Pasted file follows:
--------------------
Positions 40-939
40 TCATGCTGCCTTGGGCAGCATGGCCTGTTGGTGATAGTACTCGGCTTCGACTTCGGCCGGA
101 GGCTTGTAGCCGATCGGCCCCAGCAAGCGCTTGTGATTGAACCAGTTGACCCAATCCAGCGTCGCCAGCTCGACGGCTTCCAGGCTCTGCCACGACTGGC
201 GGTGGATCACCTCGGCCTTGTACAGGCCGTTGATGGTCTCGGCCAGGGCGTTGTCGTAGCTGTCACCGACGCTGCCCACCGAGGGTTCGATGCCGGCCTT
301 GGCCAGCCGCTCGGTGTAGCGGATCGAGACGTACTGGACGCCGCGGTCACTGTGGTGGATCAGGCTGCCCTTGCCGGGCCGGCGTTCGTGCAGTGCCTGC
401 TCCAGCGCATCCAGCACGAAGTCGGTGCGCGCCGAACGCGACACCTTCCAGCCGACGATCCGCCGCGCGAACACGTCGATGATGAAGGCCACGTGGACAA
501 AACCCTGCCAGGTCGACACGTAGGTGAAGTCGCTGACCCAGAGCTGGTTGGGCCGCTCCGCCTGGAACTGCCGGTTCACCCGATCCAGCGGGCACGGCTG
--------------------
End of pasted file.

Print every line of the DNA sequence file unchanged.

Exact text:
Positions 40-939
40 TCATGCTGCCTTGGGCAGCATGGCCTGTTGGTGATAGTACTCGGCTTCGACTTCGGCCGGA
101 GGCTTGTAGCCGATCGGCCCCAGCAAGCGCTTGTGATTGAACCAGTTGACCCAATCCAGCGTCGCCAGCTCGACGGCTTCCAGGCTCTGCCACGACTGGC
201 GGTGGATCACCTCGGCCTTGTACAGGCCGTTGATGGTCTCGGCCAGGGCGTTGTCGTAGCTGTCACCGACGCTGCCCACCGAGGGTTCGATGCCGGCCTT
301 GGCCAGCCGCTCGGTGTAGCGGATCGAGACGTACTGGACGCCGCGGTCACTGTGGTGGATCAGGCTGCCCTTGCCGGGCCGGCGTTCGTGCAGTGCCTGC
401 TCCAGCGCATCCAGCACGAAGTCGGTGCGCGCCGAACGCGACACCTTCCAGCCGACGATCCGCCGCGCGAACACGTCGATGATGAAGGCCACGTGGACAA
501 AACCCTGCCAGGTCGACACGTAGGTGAAGTCGCTGACCCAGAGCTGGTTGGGCCGCTCCGCCTGGAACTGCCGGTTCACCCGATCCAGCGGGCACGGCTG